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  • Asthma and Exercise (Care of the Young Athlete)

    Almost every child (and adult) with asthma can benefit from sports and physical activity. Also, asthma should not prevent young athletes from enjoying a full athletic career. The following is information from the American Academy of Pediatrics

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  • Basketball and Volleyball (Care of the Young Athlete)

    Acute and overuse injuries are common in jumping sports like basketball and volleyball. Acute injuries include bruises (contusions); cuts and scrapes (lacerations); ankle, knee, or finger sprains or fractures; shoulder dislocations; eye injuries;

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  • Ballet and Dance (Care of the Young Athlete)

    Dance is an artistic, athletic, expressive, and social form of physical activity that appeals to a wide variety of individuals. The physical aspects of dance can be both a valuable source of exercise as well as a cause of injury. For young people

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  • Baseball and Softball (Care of the Young Athlete)

    Baseball and softball are extremely popular among America's youth. Injuries are common because of the large number of athletes participating. While most injuries are acute, there are specific overuse injuries that commonly affect young ball

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  • Biking (Care of the Young Athlete)

    Biking is a fun way for children of all ages to get active and stay fit. Most children learn to ride a tricycle at around 3 years of age. Between 4 and 7 years of age most children learn to ride a bike. However, remember that each child is different

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  • Cheerleading (Care of the Young Athlete)

    Cheerleading is often thought of as a sport only for high school and college athletes. However, it is becoming more popular among younger athletes as well.

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  • Core Exercises (Care of the Young Athlete)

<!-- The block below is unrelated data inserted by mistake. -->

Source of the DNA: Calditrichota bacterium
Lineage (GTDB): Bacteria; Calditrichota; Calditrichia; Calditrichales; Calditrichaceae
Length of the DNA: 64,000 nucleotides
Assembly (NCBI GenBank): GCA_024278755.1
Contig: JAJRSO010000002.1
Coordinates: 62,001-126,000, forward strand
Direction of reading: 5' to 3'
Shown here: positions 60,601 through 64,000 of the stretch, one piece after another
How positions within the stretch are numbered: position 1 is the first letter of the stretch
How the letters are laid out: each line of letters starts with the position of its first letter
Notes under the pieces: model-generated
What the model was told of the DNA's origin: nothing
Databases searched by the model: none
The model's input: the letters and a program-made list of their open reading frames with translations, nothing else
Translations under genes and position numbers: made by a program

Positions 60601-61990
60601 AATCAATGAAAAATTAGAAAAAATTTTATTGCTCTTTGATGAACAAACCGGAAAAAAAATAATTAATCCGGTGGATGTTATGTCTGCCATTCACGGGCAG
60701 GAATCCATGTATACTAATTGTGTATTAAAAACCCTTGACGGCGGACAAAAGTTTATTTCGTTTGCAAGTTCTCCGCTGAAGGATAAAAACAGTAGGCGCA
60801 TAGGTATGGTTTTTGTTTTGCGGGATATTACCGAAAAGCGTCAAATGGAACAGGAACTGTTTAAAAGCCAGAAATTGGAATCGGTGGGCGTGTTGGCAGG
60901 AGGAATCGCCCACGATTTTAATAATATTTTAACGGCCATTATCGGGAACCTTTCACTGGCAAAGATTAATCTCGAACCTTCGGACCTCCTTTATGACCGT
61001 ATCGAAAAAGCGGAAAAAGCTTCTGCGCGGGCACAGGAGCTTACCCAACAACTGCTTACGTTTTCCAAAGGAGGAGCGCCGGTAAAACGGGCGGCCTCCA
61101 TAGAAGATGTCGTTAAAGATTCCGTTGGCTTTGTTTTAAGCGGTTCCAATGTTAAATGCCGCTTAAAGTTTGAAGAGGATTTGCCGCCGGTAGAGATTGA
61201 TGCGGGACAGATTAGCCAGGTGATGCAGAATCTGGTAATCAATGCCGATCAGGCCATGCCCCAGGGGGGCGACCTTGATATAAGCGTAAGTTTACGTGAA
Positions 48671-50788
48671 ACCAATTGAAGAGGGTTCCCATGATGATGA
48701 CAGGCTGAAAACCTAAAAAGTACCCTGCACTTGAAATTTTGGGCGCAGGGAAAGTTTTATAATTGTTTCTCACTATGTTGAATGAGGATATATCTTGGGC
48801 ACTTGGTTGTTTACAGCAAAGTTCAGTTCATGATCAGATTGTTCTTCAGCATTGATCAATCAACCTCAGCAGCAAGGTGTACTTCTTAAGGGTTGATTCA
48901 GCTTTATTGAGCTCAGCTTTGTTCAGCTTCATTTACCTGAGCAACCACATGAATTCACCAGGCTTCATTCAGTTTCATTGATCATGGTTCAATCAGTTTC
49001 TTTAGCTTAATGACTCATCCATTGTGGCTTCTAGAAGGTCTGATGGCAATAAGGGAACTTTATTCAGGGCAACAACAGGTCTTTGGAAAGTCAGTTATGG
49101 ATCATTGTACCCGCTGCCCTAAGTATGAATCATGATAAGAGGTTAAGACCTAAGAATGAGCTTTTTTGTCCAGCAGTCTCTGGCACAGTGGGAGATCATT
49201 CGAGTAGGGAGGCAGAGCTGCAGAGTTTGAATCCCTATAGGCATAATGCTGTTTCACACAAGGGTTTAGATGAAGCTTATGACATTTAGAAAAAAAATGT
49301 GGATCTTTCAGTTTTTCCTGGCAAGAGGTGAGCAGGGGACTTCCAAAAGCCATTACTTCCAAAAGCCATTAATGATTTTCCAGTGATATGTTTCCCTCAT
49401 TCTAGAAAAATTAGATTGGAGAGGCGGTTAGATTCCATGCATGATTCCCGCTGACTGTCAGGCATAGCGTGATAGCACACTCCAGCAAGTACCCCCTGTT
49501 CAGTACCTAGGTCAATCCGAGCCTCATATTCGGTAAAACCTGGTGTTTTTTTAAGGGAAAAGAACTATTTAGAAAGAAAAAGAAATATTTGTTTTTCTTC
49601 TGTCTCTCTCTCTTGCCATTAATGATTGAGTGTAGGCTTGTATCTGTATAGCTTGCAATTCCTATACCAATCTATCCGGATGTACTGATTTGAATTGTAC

Core exercises strengthen the muscles of the spine, abdomen, and pelvis. These muscles support all physical activity.

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  • Concussions (Care of the Young Athlete)

    A concussion is any injury to the brain that disrupts normal brain function on a temporary or permanent basis. Concussions are typically caused by a blow or jolt to the head.

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  • Diving (Care of the Young Athlete)

    Competitive springboard and platform divers start training and competing at an early age. Many Olympic and world champions are 18 years of age and younger.

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  • Encourage Your Child to Be Physically Active

    Today's youth are less active and more overweight than any previous generation.

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  • Figure Skating (Care of the Young Athlete)

    Figure skating is a lifelong sport that can be enjoyed by people of all ages. Competitive skating requires strength, flexibility, cardiovascular fitness, balance, jumping ability, artistic expression, mental strength, and financial resources.

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  • Exercise-Related Heat Illness (Care of the Young Athlete)

    Exercise-related heat illness (ERHI) or "heat injury" happens when exercise is done in high temperature and high humidity. It's one type of injury, unlike sports injuries caused by contact, that can almost always be prevented with proper attention

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  • Football (Care of the Young Athlete)

    Football is a fast-paced, aggressive, contact team sport that is very popular among America's youth. Football programs exist for players as young as 6 years all the way through high school, college, and professional.

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  • Gymnastics (Care of the Young Athlete)

    Gymnastics is a sport of flexibility and agility that includes 4 forms: artistic, rhythmic, acrobatic, and tumbling and trampoline. Each form has its unique physical demands and specific injury risks; however, all forms include jumping and back

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  • Golf (Care of the Young Athlete)

    In the past, golf was seen by many as a leisure activity for people with extra time and money to spend. Today golf is seen as a sport, and one that appeals to younger participants.

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  • Horseback Riding (Care of the Young Athlete)

    Horseback riding (equestrian) is a common activity in the United States; about 30 million people go horseback riding every year. Unlike other sports, the risk of injury is highest for the most inexperienced riders. As riders gain experience,

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